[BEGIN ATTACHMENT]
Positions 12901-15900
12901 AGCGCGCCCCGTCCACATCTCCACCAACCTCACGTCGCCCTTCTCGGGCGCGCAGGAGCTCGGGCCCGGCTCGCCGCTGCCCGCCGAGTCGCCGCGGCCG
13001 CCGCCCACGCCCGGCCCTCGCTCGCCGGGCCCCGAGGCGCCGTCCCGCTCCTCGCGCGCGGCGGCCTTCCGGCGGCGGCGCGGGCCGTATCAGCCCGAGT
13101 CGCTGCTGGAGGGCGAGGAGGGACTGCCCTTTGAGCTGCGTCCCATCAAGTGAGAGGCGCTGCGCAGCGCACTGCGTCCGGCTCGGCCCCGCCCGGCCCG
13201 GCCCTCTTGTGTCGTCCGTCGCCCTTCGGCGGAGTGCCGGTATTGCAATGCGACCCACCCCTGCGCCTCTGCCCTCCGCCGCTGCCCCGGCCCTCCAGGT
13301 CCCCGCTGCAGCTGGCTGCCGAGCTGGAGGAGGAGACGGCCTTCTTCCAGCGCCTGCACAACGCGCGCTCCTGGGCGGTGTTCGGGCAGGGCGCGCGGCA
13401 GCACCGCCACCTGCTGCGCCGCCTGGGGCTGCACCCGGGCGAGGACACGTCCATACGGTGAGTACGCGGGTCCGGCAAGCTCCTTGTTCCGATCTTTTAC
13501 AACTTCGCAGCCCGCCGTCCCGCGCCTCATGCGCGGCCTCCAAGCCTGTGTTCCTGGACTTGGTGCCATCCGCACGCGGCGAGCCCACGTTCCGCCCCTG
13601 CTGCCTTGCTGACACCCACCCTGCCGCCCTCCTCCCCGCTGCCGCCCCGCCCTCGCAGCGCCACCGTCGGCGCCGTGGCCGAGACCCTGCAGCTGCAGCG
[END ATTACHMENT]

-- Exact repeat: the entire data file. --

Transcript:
Positions 12901-15900
12901 AGCGCGCCCCGTCCACATCTCCACCAACCTCACGTCGCCCTTCTCGGGCGCGCAGGAGCTCGGGCCCGGCTCGCCGCTGCCCGCCGAGTCGCCGCGGCCG
13001 CCGCCCACGCCCGGCCCTCGCTCGCCGGGCCCCGAGGCGCCGTCCCGCTCCTCGCGCGCGGCGGCCTTCCGGCGGCGGCGCGGGCCGTATCAGCCCGAGT
13101 CGCTGCTGGAGGGCGAGGAGGGACTGCCCTTTGAGCTGCGTCCCATCAAGTGAGAGGCGCTGCGCAGCGCACTGCGTCCGGCTCGGCCCCGCCCGGCCCG
13201 GCCCTCTTGTGTCGTCCGTCGCCCTTCGGCGGAGTGCCGGTATTGCAATGCGACCCACCCCTGCGCCTCTGCCCTCCGCCGCTGCCCCGGCCCTCCAGGT
13301 CCCCGCTGCAGCTGGCTGCCGAGCTGGAGGAGGAGACGGCCTTCTTCCAGCGCCTGCACAACGCGCGCTCCTGGGCGGTGTTCGGGCAGGGCGCGCGGCA
13401 GCACCGCCACCTGCTGCGCCGCCTGGGGCTGCACCCGGGCGAGGACACGTCCATACGGTGAGTACGCGGGTCCGGCAAGCTCCTTGTTCCGATCTTTTAC
13501 AACTTCGCAGCCCGCCGTCCCGCGCCTCATGCGCGGCCTCCAAGCCTGTGTTCCTGGACTTGGTGCCATCCGCACGCGGCGAGCCCACGTTCCGCCCCTG
13601 CTGCCTTGCTGACACCCACCCTGCCGCCCTCCTCCCCGCTGCCGCCCCGCCCTCGCAGCGCCACCGTCGGCGCCGTGGCCGAGACCCTGCAGCTGCAGCG